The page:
The elevated cost of a loan doesn’t only impact homebuyers, but sellers too. Bowden notes that 90% of mortgages out there are at 6% or lower creating a “lock-in” effect since a seller must turnaround and purchase a new home — which means taking out a more costly loan. Instead, more homeowners are doing remodels to keep the house fresh while they wait for market dynamics to shift.

“Baby boomers, who own a majority of the properties out there, might be sitting on 2% or 3% loans and aren’t selling,” she continues. “They’re not going to pay [the mortgage loan] off either because they can earn more interest in a high-yield savings account. It’s a golden handcuffs situation.”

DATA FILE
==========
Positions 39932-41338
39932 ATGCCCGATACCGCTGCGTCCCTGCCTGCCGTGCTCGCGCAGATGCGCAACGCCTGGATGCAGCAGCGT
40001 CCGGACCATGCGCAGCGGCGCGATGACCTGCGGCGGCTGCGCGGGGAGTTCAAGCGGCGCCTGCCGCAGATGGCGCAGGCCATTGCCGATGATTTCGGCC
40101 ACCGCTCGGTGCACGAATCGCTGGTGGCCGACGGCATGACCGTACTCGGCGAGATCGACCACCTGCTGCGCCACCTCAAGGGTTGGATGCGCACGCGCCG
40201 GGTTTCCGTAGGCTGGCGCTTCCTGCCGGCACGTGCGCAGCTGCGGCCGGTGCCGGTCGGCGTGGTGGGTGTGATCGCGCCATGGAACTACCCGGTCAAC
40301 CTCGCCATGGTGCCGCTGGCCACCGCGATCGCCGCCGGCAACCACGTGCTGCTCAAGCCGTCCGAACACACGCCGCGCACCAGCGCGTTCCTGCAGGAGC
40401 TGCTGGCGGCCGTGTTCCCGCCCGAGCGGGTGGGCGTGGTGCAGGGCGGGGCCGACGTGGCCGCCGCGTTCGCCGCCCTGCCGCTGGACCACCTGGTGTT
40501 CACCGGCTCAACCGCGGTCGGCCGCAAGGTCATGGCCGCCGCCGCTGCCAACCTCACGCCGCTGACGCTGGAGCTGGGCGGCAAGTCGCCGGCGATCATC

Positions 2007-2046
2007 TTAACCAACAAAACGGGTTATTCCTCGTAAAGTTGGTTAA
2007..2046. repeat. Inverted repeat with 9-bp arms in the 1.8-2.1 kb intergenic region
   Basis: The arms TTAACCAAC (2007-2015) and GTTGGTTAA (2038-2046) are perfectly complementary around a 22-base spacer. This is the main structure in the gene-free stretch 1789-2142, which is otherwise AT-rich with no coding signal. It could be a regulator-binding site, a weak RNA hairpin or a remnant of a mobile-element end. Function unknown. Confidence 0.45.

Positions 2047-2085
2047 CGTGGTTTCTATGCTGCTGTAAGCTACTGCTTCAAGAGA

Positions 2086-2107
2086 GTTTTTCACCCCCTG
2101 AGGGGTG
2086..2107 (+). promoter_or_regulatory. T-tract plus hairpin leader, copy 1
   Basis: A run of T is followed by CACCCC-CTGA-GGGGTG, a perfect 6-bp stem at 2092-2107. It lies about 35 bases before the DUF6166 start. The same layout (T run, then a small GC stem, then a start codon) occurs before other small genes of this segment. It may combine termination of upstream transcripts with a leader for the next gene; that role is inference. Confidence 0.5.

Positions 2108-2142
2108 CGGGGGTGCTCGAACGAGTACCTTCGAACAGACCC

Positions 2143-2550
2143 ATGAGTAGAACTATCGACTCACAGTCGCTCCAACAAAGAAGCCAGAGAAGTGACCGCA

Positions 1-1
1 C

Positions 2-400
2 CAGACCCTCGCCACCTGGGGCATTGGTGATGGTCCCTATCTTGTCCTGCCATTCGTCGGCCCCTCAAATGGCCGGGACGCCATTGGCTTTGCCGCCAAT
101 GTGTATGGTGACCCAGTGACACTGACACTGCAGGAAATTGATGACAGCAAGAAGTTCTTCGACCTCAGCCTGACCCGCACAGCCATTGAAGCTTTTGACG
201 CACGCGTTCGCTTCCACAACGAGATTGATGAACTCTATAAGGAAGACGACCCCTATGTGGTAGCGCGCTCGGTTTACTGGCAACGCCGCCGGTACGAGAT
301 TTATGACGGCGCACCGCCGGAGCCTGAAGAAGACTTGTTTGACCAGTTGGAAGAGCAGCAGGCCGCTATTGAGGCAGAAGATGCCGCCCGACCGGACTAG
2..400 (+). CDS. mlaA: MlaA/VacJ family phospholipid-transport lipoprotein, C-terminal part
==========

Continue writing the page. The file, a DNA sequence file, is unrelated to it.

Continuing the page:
Inventory issues

This interconnectivity between the broader economy and the housing market can be seen in the sales data. According to Wolf, home sales are down 37% in the region when comparing 2019 to 2023. Interest rates play a large part of the affordability of a home, but so does the available supply. The “golden handcuffs” dynamic caused by interest rates keeps houses off the market, but Greater Phoenix is also underbuilt. 

Danny Court, partner and senior economist with Elliott D. Pollack & Company, explains at the IREM | CCIM Economic Forecast in January that it took about a decade for the excess housing supply in Greater Phoenix to be absorbed after the overbuilding that occurred in the mid-2000s. Court says there is a wide range of estimates of how many total housing units are needed, with some groups saying at least 45,000 units and others claiming upwards of 270,000 units.